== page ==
Scientists Find Friend Groups in Flamingos Can Be Pretty Cliquey

When Tina Fey and Rosalind Wiseman wrote the quintessential line “on Wednesdays, we wear pink” in their Mean Girls script, they had no idea that one day it would be used in a scientific study about flamingos.

In Mean Girls, this quote is given to the newest member of an elite high school clique so she doesn’t ruin the vibe when they get together for lunch.

And in the journal Scientific Reports, researchers at the University of Exeter and Wildfowl & Wetlands Trust announced that flamingo societies in the Caribbean and Chile seem to have their own groups based on personality preferences. The news even came on Wednesday.

Thanks to these birds who are already dressed for the occasion.

“It’s clear from this research that the social life of a flamingo is much more complex than we first realised,” said Paul Rose, from WWT and Exeter’s Center for Research in Animal Behavior and lead author of a study published in the journal Scientific Reports, said in a statement.

Many orangey-pink flamingos can be seen here.  The four seem to be in some kind of argument, two on each side.

The mate of a Caribbean flamingo helps in a dispute with another pair of flamingos.

Paul Rose

According to Rose, whose name beautifully follows the theme of this article, previous research has shown that each flamingo has specific “friends” within their flock. In addition, Rose’s work not only proves that flamingos love kinship, but also proves that these animals are long-term types of relationships. Their bonds, more often than not, stand the test of time.

The team wanted to know if there was a reason for these groups of friends or if they were completely random. In other words, are there certain character traits and personality types that dictate who is friends with whom?

“The answer is yes,” said Rose.

For example, after separately observing groups of Caribbean and Chilean flamingos, Rose and her colleagues found that bolder birds have stronger and more consistent relationships with other bolder birds. . Submissive birds, on the other hand, prefer to associate with their submissive peers. Introverts unite!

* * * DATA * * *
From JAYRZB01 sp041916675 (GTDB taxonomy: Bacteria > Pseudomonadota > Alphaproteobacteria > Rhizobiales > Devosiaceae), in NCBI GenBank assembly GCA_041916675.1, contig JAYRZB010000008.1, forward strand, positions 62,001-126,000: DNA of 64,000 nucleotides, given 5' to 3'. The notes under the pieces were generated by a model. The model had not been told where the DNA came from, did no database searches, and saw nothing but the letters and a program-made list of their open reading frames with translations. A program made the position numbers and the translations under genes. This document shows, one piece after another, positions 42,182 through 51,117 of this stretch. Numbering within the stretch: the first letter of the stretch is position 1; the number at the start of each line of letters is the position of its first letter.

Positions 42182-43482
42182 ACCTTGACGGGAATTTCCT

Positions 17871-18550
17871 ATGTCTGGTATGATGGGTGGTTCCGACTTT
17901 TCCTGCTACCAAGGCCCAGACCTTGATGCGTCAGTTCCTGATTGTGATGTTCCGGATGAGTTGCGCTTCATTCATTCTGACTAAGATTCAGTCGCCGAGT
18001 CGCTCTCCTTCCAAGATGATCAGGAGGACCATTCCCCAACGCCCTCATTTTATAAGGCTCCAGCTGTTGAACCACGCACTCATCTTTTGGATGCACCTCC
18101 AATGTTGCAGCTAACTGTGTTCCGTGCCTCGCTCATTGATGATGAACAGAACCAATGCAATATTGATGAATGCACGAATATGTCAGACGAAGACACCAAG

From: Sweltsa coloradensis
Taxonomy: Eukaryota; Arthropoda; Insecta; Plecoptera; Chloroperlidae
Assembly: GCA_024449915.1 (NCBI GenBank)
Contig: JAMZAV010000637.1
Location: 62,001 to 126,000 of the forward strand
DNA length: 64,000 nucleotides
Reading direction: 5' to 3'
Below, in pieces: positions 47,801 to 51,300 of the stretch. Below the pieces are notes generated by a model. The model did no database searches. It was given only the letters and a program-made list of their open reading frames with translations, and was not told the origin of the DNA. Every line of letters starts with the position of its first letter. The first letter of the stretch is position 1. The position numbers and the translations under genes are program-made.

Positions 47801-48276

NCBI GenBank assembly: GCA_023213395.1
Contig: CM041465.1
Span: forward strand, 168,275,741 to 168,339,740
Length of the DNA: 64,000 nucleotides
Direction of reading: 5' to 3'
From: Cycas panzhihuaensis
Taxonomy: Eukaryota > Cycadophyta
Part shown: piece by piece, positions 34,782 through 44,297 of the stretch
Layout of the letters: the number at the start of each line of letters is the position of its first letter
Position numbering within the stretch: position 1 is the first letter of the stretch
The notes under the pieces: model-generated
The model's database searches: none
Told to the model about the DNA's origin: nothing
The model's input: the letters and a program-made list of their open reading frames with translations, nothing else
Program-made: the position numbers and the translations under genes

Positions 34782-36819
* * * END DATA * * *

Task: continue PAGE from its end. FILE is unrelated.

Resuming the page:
Two Caribbean flamingos were spotted fighting with another bird.  Three flamingos are in the background.

Two Caribbean flamingos were spotted fighting with another bird.

Paul Rose

“Like humans, flamingos seem to carve out different social roles based on their personality,” Fionnuala McCully of the University of Liverpool, who collected data for the study while at the University of Exeter, said in a statement.

Notably, in each study, individual Caribbean flamingos seem to play a particular role in their own group compared to Chilean flamingos. Regarding the group dynamics, the researchers also found that aggressive bird groups dominate their opponents and fight many battles, but submissive birds move in a different way, including helping to their other shy flamingo friends who stay strong in the face of adversity.

“The various different personality groups provide social assistance to their members, for example by supporting each other in the many fights that occur in flamingo flocks,” said McCully.

Three light pink flamingos can be seen here.  The two appeared to be sparring and one was quieter and less confrontational in the back.

Bold Chilean flamingos push a more submissive bird.

Paul Rose

Flamingos aren’t the only animal we know that forms friend groups based on private intuition. Chimpanzees and Assamese macaques, for example, share the same inclination. And on top of that, we know that some animals like to make friends in general. Horses, dolphins and even snakes have been seen interacting with others of their kind.

As of 2020, scientists have even found evidence that sperm whales have sweet little bromances like they’re part of a fraternity.

That said, Rose said, “our findings warrant further investigation, to help us understand the evolution of social behavior and to improve the welfare of zoo animals.”

Leave a Comment